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We are building a system that is, effectively, an email/calendar/contact client.

Users will provide us with their email address password (or other auth, eg oauth) and we will connect to their underlying email system.

"underlying systems" include:

  • Microsoft Exchange / Office365
  • GMail
  • Yahoo Mail
  • Apple email
  • Generic IMAP

Each of these systems have subtle (and not so subtle) differences in their APIs, especially to access calendar & contact data. Thus we need to know what provider the user is using.

But we would rather not ASK the user. We would like to figure it out (and at, least reduce the choices) automatically.

I've looked around for something that already implements this but have not found anything. I know it's mostly possible because Windows Phone does it pretty well (just enter username/pw and it does the right thing).

Before I dive in and start writing my own I want to ensure I'm not wasting my time if someone's already done it in an excellent way.

Know of anything like this? For this project prefer C#/.NET.

[EDIT: Adding potential algo]

Potential Algorithm:

  • Given email address & password
    • Extract domain name from email address
    • Try Exchange autodiscover. If successful done.
    • Use DNS MX records to find smtp host.
      • Do SMTP EHLO
      • Gmail responds with "250-mx.google.com at your service"
        • So if we see a "google.com" we are done.
      • Yahoo responds with 250-mta1257.mail.sk1.yahoo.com
        • So if we see a "yahoo.com" in the response we are done.
      • Apple responds with 250-xxxxxx-mac.com
        • So if we see a "mac.com" in the response we are done.
      • If none of the above
        • IMAP?
          • ...

[EDIT: 5/18] I built a prototype that uses methods that don't require auth (e.g. just MX/SMTP sluthing). Give it a try: http://bit.ly/KLZKxD

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3 Answers 3

Algorithm seems reasonable. You will get best results running from unfiltered server (meaning it has direct SMTP outbound / doesn't run through a proxy). If running from client (mobile/tablet/desktop), then no guarantees as some ISP's pass SMTP through a proxy relay hence EHLO response is only for proxy.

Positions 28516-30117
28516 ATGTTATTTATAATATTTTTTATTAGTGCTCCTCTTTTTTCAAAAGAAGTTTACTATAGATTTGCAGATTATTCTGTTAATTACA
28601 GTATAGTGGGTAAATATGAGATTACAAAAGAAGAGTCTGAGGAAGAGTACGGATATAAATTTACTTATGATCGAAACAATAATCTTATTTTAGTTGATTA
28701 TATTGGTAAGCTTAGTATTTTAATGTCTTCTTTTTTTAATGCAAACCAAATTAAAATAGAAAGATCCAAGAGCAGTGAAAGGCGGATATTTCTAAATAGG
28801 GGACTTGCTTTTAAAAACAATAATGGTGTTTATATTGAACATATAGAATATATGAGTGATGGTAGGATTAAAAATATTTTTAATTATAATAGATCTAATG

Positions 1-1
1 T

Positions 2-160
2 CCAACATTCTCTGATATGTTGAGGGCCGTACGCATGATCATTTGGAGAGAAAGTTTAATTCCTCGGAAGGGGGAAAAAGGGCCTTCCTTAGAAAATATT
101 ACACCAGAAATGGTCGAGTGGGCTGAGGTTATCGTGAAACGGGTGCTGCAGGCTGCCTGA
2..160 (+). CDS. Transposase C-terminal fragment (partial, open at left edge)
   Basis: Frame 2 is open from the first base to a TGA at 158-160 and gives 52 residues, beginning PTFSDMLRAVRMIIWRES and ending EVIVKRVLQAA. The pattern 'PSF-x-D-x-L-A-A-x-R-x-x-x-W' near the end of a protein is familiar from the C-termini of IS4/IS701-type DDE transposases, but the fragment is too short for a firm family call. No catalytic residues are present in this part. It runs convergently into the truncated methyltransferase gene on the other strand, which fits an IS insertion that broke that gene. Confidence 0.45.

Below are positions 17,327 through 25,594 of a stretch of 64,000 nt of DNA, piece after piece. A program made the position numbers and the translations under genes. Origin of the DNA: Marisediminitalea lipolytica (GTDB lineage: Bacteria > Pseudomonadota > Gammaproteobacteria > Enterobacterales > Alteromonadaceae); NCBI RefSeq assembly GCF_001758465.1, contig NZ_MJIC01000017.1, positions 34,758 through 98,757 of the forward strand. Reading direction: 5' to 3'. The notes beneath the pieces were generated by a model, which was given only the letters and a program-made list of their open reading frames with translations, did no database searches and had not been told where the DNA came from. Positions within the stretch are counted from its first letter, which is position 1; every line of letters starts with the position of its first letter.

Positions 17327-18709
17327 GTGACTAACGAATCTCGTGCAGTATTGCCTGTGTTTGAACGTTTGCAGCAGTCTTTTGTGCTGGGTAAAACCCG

You may want to do a port check for servers to verify expected protocol support (just a TCP connect may be sufficient but protocol handshake is preferable). Additionally, best to build up a database of verified SMTP and IMAP server mappings as there can be split names (e.g. smtp.domain.com and mail.domain.com) - discovering SMTP is easy, discovering outbound server(s) which usually also means calendar/contacts server, not so much (except for Exchange but only if autodiscovery is configured correctly).

If you can get your users to approve and assuming you have their username/password, you could try connecting to SMTP via MX record and sending an email back to your own address then checking through headers for useful info about the server (needs to be authenticated to relay). Users could alternatively reply to an email you generate in order to get the same server info.

Also ensure that you do your own DNS query and try each MX record or all primaries -- if the principal MX is down or DNS is poorly configured for equal weighting, you could end up hitting a smarthost / backup which may just be a dumb SMTP relay / store-and-forward and not give you the correct response.

TL;DR: No quick solution but a cascaded algorithm that trys and fails different solutions until one works / gives an expected result should work.

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Most devices can auto detect the service by parsing the Whole e-mail address. Xyz@gmail.com would obviously be a gmail account. So for Apple, Gmail, Yahoo, Live, Hotmail etc you can easily program for. For other domains, including custom, you can try this: http://www.exclamationsoft.com/exclamationsoft/netmailbot/help/website/HowToFindTheSMTPMailServerForAnEmailAddress.html

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You can detect Google Apps For Your Domain accounts by examining the domain's MX records. If the primary MX record is ASPMX.L.GOOGLE.com, then it's GMail.

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